Sadly, most advertisers are happy to aim for average. But why settle? Some people are blowing the average out of the water. The top 15% of ads perform two times better than average and the top 5% three times higher. The top 1% of ads – those we call Unicorns – get six times as many clicks!
This isn’t dumb luck. An analysis of those Unicorn ads is incredibly enlightening, as they all have things in common, which makes those results replicable and achievable for any business willing to do the work. For example, ads with extremely high, double-digit click-through rates tends to be emotional – they focus on big-picture benefits rather than nitty-gritty product features. Take a look at the examples below, for a mountain climbing school. Instead of telling you boring details like hours and prices, they appeal to emotions, and get great results:
If you want to really connect with your visitors and truly blow their minds, you can’t just follow conventional best practices and hope for the average.
Step 3: Give them a truly outstanding offer.
Classic conversion rate optimization wisdom will tell you to test different button colors and headlines, mess around with font size, spacing, and so on to try to get more conversions from your landing pages. But tests like these do nothing to address the burning desires of your visitor. You may see small gains, but they won’t have impact or be lasting.
To really increase your conversion rates, you need an irresistibly compelling offer – something that your audience truly wants. When you’re offering that, they won’t care what color the button is!
Say you’re a software brand offering a free trial. Or, maybe you’re an accountant offering a free consultation. Congratulations, you’re offering exactly the same thing as all of your competitors! It’s not imaginative or creative … and it doesn’t address your visitor’s intent.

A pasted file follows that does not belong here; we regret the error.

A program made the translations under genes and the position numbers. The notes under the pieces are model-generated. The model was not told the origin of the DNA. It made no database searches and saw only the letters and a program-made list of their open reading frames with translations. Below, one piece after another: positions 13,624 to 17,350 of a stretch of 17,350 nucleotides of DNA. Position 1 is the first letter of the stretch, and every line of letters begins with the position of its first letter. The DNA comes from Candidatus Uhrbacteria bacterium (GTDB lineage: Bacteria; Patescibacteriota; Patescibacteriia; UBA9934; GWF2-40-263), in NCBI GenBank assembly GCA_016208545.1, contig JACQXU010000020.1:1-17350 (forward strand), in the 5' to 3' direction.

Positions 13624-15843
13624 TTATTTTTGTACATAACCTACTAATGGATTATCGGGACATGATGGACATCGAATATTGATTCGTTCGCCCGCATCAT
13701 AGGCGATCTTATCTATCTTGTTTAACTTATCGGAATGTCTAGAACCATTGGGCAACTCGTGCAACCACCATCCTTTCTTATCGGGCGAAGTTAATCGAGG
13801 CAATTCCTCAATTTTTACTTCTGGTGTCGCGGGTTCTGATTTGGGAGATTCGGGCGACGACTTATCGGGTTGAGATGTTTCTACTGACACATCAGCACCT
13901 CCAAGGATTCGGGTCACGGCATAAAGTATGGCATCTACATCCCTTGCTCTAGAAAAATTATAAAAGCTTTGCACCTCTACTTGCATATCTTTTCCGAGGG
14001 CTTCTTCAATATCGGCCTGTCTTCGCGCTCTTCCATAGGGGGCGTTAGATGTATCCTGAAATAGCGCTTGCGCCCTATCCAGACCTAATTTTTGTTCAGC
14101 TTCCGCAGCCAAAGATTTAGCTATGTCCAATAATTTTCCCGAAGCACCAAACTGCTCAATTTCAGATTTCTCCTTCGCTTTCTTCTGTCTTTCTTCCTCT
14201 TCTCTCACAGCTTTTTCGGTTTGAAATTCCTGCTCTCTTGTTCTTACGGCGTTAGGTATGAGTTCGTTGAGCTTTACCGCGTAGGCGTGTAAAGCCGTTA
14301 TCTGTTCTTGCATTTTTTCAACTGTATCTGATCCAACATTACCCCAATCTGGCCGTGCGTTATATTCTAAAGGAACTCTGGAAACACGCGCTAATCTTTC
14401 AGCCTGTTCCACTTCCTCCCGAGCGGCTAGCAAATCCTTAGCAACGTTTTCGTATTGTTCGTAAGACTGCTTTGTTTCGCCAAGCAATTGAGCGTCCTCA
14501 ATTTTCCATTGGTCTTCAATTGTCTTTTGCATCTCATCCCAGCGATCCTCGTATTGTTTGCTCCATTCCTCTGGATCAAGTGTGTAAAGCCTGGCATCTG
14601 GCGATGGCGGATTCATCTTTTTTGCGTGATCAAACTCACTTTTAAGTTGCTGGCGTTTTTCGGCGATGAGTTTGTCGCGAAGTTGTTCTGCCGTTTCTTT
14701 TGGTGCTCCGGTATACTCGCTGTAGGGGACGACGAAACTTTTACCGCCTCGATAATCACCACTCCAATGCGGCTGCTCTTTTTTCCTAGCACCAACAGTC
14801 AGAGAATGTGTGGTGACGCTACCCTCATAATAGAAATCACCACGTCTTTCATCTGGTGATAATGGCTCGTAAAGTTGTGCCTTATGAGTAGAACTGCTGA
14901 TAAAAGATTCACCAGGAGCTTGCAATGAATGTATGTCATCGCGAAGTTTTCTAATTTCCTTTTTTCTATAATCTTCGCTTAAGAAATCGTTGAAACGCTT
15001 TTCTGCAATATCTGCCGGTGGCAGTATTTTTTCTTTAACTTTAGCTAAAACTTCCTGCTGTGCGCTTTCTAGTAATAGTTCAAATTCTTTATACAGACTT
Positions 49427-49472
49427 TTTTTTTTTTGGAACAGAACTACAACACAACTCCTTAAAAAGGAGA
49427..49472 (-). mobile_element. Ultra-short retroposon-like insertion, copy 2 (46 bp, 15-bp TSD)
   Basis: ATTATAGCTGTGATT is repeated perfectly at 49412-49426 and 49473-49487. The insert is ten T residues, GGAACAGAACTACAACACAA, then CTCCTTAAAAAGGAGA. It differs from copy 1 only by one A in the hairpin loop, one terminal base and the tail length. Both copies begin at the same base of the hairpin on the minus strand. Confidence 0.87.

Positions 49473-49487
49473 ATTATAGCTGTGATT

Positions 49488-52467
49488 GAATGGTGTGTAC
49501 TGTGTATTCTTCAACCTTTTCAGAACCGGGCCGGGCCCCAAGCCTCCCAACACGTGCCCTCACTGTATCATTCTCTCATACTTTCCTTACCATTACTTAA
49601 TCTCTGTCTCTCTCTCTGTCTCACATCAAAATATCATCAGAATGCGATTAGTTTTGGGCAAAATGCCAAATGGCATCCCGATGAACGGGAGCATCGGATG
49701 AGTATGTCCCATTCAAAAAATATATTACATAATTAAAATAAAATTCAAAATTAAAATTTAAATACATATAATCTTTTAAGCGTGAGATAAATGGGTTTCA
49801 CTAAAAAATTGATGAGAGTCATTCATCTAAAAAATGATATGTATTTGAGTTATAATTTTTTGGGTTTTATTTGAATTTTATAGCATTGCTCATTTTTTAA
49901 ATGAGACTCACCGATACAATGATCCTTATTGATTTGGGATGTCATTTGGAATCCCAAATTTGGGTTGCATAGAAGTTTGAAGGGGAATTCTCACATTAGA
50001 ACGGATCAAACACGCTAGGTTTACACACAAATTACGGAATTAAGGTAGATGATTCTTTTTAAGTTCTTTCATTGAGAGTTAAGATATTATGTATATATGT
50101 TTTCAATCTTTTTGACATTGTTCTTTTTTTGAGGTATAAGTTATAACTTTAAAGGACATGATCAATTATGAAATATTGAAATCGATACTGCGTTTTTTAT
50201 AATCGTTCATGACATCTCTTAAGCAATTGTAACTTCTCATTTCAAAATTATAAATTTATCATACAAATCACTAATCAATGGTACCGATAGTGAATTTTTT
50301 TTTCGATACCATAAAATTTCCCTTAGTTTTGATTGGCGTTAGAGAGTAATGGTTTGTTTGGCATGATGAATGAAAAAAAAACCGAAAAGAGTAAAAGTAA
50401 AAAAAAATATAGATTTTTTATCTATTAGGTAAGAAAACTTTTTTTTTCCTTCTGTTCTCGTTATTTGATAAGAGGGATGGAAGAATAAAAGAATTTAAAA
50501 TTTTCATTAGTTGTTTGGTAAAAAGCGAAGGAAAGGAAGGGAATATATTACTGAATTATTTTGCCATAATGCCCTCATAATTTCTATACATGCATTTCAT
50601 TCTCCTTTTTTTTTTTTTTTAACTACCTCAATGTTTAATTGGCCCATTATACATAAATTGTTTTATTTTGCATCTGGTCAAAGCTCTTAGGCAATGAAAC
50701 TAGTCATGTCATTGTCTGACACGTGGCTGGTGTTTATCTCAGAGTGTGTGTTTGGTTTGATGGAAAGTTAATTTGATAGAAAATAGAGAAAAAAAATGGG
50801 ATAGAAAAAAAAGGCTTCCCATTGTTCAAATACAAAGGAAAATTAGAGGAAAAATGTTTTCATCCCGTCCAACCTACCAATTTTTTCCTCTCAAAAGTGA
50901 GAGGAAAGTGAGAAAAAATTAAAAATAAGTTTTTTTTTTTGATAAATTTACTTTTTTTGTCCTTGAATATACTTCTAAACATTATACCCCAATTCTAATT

We saw huge gains in conversion rate on our landing page when we critically examined our offer. We sell software, but one day we realized that dropping them into a free trial and leaving them to stumble around in an unfamiliar platform for a few weeks wasn’t the best we could do.
Instead, we changed our primary offer completely, to a free tool. The tool provides a free AdWords account evaluation – in other words, something very tangible and high-value that visitors could use to their benefit right away. There’s no learning curve to using a free tool, so we immediately started seeing more conversions compared to the free trial offer. Leads went through the roof.
Of course, it’s not easy to come up with an offer that addresses the true needs of your audience. But it’s definitely worth it if you want to blow your visitors’ minds. What are you doing to ensure you deliver what your audience really wants?
About the author:
Larry Kim founded WordStream in 2007. He bootstrapped the company by providing internet consulting services while funding/managing a team of engineers and marketers to develop and sell software for search engine marketing automation. Today he serves as WordStream’s Chief Technology Officer and is a contributor to both the product team and marketing teams. You can follow Larry on Twitter and Google+.